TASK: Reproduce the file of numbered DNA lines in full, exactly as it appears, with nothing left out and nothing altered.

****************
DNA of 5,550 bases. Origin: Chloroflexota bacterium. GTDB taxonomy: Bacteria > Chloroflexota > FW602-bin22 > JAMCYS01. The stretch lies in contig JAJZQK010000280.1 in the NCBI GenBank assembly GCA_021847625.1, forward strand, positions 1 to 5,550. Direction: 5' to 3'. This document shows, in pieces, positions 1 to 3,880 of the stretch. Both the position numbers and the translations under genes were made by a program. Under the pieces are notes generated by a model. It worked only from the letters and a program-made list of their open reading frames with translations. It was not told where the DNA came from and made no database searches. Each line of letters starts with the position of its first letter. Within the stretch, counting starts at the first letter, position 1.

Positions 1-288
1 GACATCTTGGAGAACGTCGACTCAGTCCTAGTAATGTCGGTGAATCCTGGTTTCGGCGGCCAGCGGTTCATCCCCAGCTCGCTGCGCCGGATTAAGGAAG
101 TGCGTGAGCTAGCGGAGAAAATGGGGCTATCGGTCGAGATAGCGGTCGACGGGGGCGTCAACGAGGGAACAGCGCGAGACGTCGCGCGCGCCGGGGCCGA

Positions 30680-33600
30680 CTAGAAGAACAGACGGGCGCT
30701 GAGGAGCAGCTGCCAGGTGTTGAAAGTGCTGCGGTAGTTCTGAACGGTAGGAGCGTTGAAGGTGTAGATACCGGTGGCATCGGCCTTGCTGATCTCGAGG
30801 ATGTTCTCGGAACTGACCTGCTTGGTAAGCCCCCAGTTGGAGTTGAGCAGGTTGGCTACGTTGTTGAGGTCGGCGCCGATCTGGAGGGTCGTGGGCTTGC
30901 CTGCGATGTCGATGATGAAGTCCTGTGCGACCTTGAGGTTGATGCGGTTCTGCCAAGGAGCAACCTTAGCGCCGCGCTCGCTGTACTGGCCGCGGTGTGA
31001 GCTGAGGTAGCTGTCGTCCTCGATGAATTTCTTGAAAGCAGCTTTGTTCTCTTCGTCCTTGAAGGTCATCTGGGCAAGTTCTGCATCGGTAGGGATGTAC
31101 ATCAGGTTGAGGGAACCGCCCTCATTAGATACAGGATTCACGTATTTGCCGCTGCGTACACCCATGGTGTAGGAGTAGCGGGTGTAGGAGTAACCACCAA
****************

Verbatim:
DNA of 5,550 bases. Origin: Chloroflexota bacterium. GTDB taxonomy: Bacteria > Chloroflexota > FW602-bin22 > JAMCYS01. The stretch lies in contig JAJZQK010000280.1 in the NCBI GenBank assembly GCA_021847625.1, forward strand, positions 1 to 5,550. Direction: 5' to 3'. This document shows, in pieces, positions 1 to 3,880 of the stretch. Both the position numbers and the translations under genes were made by a program. Under the pieces are notes generated by a model. It worked only from the letters and a program-made list of their open reading frames with translations. It was not told where the DNA came from and made no database searches. Each line of letters starts with the position of its first letter. Within the stretch, counting starts at the first letter, position 1.

Positions 1-288
1 GACATCTTGGAGAACGTCGACTCAGTCCTAGTAATGTCGGTGAATCCTGGTTTCGGCGGCCAGCGGTTCATCCCCAGCTCGCTGCGCCGGATTAAGGAAG
101 TGCGTGAGCTAGCGGAGAAAATGGGGCTATCGGTCGAGATAGCGGTCGACGGGGGCGTCAACGAGGGAACAGCGCGAGACGTCGCGCGCGCCGGGGCCGA

Positions 30680-33600
30680 CTAGAAGAACAGACGGGCGCT
30701 GAGGAGCAGCTGCCAGGTGTTGAAAGTGCTGCGGTAGTTCTGAACGGTAGGAGCGTTGAAGGTGTAGATACCGGTGGCATCGGCCTTGCTGATCTCGAGG
30801 ATGTTCTCGGAACTGACCTGCTTGGTAAGCCCCCAGTTGGAGTTGAGCAGGTTGGCTACGTTGTTGAGGTCGGCGCCGATCTGGAGGGTCGTGGGCTTGC
30901 CTGCGATGTCGATGATGAAGTCCTGTGCGACCTTGAGGTTGATGCGGTTCTGCCAAGGAGCAACCTTAGCGCCGCGCTCGCTGTACTGGCCGCGGTGTGA
31001 GCTGAGGTAGCTGTCGTCCTCGATGAATTTCTTGAAAGCAGCTTTGTTCTCTTCGTCCTTGAAGGTCATCTGGGCAAGTTCTGCATCGGTAGGGATGTAC
31101 ATCAGGTTGAGGGAACCGCCCTCATTAGATACAGGATTCACGTATTTGCCGCTGCGTACACCCATGGTGTAGGAGTAGCGGGTGTAGGAGTAACCACCAA